Assessing the Impact of Outpatient Resources on Congestive Heart Failure Readmissions: Is It Enough?

1Michael E. DeBakey VA Medical Center, Houston, TX
2Baylor College of Medicine, Houston, TX

Meeting: Hospital Medicine 2014, March 24-27, Las Vegas, Nev.

Abstract number: 112

Background:

Adverse events are common following hospital discharge. To assist patients in their transition from hospital to home, healthcare systems have established several methods for patients to interact with the healthcare system following discharge. However, little is known about how these methods are utilized. The Veterans Health Administration (VHA) is an integrated healthcare system that provides patients with ready access to a wide range of outpatient services. We sought to determine if there were differences in the frequency of outpatient encounters for patients with congestive heart failure who are readmitted to the hospital within 30‐days of discharge as compared to patients who are not readmitted.

Methods:

We performed a retrospective, cross‐sectional study of outpatient encounters in the 30‐days following hospital discharge from a large, regional VHA Medical Center for the primary diagnosis of congestive heart failure. All patients discharged from October 1, 2012 to September 30, 2013 were included. We counted all patient initiated encounters for the VHA facility within 30‐days of hospital discharge, including: emergency room visits, primary care scheduled appointments, primary care walk‐in visits, cardiology clinic appointments, phone calls to primary care clinic, phone calls to 24 hour nursing help line, and phone calls to nurses performing telemonitoring. A student’s t‐test was used to evaluate differences in outpatient encounters between patients who were readmitted within 30‐days of discharge and patients who were not readmitted.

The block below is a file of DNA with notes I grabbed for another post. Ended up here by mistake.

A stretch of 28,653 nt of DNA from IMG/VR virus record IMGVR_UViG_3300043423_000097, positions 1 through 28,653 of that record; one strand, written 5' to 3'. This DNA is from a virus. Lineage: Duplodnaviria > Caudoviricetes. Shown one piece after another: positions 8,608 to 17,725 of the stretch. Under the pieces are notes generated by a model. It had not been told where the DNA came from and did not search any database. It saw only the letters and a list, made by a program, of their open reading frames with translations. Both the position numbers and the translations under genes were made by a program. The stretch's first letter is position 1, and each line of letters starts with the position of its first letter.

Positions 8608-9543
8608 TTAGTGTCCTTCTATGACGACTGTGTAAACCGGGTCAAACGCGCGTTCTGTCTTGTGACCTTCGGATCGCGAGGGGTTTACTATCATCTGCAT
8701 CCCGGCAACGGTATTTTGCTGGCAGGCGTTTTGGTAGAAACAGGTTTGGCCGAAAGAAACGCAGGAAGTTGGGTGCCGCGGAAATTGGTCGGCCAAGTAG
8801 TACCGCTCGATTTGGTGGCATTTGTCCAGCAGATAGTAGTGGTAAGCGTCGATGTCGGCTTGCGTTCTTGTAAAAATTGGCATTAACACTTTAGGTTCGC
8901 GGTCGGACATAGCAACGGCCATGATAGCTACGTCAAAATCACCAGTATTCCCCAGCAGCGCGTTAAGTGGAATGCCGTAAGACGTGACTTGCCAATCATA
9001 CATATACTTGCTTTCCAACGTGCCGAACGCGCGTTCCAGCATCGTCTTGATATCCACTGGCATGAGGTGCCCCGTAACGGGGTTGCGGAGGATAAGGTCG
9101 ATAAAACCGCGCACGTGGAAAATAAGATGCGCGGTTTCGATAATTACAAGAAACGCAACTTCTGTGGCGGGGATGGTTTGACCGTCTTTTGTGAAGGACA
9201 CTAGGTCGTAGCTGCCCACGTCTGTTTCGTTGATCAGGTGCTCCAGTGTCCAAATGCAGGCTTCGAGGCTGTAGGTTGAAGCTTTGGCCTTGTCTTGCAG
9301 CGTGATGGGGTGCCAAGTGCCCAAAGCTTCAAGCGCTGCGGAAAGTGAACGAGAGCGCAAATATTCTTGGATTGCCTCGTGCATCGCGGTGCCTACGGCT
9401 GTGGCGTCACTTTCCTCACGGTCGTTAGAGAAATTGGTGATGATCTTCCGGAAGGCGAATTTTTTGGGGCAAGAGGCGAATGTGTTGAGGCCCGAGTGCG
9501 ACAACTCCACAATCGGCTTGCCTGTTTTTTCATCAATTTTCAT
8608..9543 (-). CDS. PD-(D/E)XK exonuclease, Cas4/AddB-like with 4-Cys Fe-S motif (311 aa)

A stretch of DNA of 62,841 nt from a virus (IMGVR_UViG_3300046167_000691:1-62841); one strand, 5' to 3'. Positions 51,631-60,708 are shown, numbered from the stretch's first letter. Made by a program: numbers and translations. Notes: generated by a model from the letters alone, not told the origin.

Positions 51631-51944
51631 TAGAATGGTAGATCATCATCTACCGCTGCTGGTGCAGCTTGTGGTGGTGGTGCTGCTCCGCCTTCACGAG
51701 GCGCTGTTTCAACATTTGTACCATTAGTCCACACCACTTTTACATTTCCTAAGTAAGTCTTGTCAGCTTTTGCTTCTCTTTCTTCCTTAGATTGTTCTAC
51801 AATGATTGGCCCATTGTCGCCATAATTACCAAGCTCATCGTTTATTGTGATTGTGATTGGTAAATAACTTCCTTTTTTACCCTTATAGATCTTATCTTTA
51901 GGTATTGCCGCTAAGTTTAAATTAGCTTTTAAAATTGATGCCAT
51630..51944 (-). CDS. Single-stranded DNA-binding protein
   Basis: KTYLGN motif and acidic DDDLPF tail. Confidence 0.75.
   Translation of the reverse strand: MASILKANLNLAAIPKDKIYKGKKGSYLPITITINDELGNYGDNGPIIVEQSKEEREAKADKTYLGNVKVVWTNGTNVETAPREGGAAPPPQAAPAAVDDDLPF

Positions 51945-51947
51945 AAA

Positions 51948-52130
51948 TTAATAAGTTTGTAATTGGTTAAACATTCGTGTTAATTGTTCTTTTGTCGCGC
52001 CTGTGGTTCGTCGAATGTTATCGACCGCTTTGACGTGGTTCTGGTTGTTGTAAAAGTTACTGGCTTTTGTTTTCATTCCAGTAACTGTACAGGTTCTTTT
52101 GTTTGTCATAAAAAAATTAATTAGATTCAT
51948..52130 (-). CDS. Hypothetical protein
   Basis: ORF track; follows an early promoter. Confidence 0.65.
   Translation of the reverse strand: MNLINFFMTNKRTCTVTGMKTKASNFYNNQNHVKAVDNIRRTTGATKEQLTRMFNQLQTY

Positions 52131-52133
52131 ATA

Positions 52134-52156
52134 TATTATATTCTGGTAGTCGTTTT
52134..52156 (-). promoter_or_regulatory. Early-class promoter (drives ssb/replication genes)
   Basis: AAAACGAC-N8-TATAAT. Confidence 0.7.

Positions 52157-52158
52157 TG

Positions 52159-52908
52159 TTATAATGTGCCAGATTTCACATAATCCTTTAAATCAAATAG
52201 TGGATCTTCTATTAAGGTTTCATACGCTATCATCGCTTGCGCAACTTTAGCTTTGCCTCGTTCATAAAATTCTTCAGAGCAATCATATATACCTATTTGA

Results:

There were 623 patients discharged with a primary diagnosis of congestive heart failure. 137 patients were readmitted within 30‐days of discharge. Patients who were readmitted had a higher rate of outpatient encounters (6.93 versus 3.47 encounters per patient, p<0.001). Patients who were readmitted had higher rates of contact with their primary care team through scheduled appointments (0.99 versus 0.74 encounters per patient, p=0.011), walk‐in visits (0.61 versus 0.19 encounters per patient, p<0.001), and primary care phone calls in the 30‐days after discharge (1.66 versus 1.13 encounters per patient, p<0.001). Readmitted patients also had higher rates of ER visits, cardiology appointments, and use of a 24‐hour nursing help line (p<0.001 for all). There was no difference in phone calls with telemonitoring (p=0.7599).

Conclusions:

Patients readmitted within 30‐days of hospital discharge with the primary diagnosis of congestive heart failure had higher rates of outpatient encounters and ER visits compared to patients who were not readmitted. This cross‐sectional survey suggests that outpatient resources are being utilized by patients who are readmitted following an initial admission for congestive heart failure. Further research is required to delineate the utility of different types of outpatient encounters and to better understand their individual effects on hospital readmission rates.

To cite this abstract:

Horstman M, Stewart D, Spiegelman A, Trautner B, Naik A. Assessing the Impact of Outpatient Resources on Congestive Heart Failure Readmissions: Is It Enough?. Abstract published at Hospital Medicine 2014, March 24-27, Las Vegas, Nev. Abstract 112. Journal of Hospital Medicine. 2014; 9 (suppl 2). https://www.shmabstracts.com/abstract/assessing-the-impact-of-outpatient-resources-on-congestive-heart-failure-readmissions-is-it-enough/. Accessed September 16, 2019.

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